Tuesday, 24 November 2015
The Truth About Visitng a New Baby
Until I had a baby, I had no idea the potential there was to be both a benefit and a nuisance when friends or family had a new arrival. So here's a list I've complied over recent weeks as to advice I'd give anyone who knows someone who has just had a baby....
1. DON'T visit / DO offer to do something helpful
There's a tiny new person in your lives, you cannot wait to meet them and have a hold. But you know what, it isn't about you. The arrival of a baby takes some major adjusting to for the new mum and dad. Plus mum will be recovering from the birth (don't under-estimate just how much labour affects women physically and emotionally). Plus both parents are experiencing a level of exhaustion unknown to them previously (trust me, the word 'tired' doesn't cut it). Fitting in visitors is at best an inconvenience, at worst a really stressful factor to fit into a day that is already pretty full with feeding, changing, settling a new baby, as well as maintaining a level of functionality including eating, washing and sleeping themselves. Please, don't ask to come over, wait to be invited (and accept it may be some time before they are ready for you).
However, if you do get the green light to drop by, be helpful. Offer to do the washing up, ask if they need any shopping picking up. And DO NOT let the new mum or dad make you a cuppa - they're exhausted, you know how to use a kettle, give them a break.
2. DON'T phone / DO text
As already described, life gets somewhat chaotic once there is a baby on the scene. A ringing phone is nearly always going to be an unwelcome intrusion, regardless of how sensible a time of day it seems to be calling (normal timing goes out the window, and any 'down time' the parents experience is likely to be used catching up on sleep, so again a ringing phone is generally unwelcome).
However, do send a text to the proud parents letting them know you are thinking of them and to get in touch if they need anything. And please let them know that you do not expect a reply (and mean it).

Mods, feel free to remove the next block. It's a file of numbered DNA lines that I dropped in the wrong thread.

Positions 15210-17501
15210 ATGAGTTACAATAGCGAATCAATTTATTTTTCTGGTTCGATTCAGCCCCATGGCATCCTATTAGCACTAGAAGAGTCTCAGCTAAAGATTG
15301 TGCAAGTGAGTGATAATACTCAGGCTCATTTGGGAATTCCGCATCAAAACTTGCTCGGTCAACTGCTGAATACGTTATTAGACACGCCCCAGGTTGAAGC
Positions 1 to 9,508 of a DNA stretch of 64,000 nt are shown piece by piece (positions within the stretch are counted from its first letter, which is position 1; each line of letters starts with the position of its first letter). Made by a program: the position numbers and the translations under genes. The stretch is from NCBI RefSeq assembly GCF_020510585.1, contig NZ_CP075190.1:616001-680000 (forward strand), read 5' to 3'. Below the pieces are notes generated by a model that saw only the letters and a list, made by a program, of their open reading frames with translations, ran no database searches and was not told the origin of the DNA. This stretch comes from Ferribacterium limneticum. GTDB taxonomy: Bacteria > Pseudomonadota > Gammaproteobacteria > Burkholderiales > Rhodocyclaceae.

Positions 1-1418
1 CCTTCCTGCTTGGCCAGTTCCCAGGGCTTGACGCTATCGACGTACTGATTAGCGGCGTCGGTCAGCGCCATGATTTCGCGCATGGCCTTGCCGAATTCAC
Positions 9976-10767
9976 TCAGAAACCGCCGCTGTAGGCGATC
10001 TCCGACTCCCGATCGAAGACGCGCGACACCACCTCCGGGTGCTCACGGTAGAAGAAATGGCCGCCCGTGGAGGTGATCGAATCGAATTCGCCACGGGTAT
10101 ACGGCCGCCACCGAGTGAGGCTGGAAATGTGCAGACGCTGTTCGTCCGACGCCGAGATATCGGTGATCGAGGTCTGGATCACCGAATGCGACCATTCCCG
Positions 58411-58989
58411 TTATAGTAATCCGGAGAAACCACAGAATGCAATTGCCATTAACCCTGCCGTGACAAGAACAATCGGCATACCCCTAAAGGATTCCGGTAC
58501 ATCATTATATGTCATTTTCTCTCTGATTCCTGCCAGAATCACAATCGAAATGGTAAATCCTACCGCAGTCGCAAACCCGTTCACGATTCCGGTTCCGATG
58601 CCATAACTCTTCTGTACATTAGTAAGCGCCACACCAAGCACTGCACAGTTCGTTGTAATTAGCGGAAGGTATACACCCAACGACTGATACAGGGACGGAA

3. DON'T ask direct questions about the birth / DO show an interest if the new mum chooses to talk to you about it
Every woman's birth experience is individual, and potentially an emotional or even traumatic experience. And unless they chose to share their story, it is also as private as any other intimate experience a person might encounter. So don't launch into a conversation asking direct questions about what it was like, did this happen, did that happen. However, if the new mum chooses to share her experience with you, show an interest and be compassionate in your response.
4. DON'T bring flowers / DO bring flowers if supplying a vase
Having to root around in the cupboard to find a vase is, again, a massively inconvenient job when there's a new baby on the scene. However, flowers are lovely so, if you know the new parents will appreciate them, then bring along a vase and sort the flowers out yourself - that way they can enjoy the gift without having to do a thing.
5. DON'T tell the new mum how tired she looks / DO reassure her she's doing well
No one wants to hear that they are not looking their best, particularly at such a challenging and emotionally charged time. So remember that old adage ' if you can't say anything nice, don't say anything at all'. So, if genuinely meant, do let new mum she's looking well, or motherhood clearly suits her. If she really is looking tired (and most likely she will be), then just don't go there.
But do let both new parents know just how well they are doing - everyone needs to hear that when faced with the enormity of taking care of a tiny baby. Kind words well meant are one of the best things you can give them.
Have you got any experiences of welcome / unwelcome input from friends or family following the birth of your child? Please do let me know, and help to populate this list even further.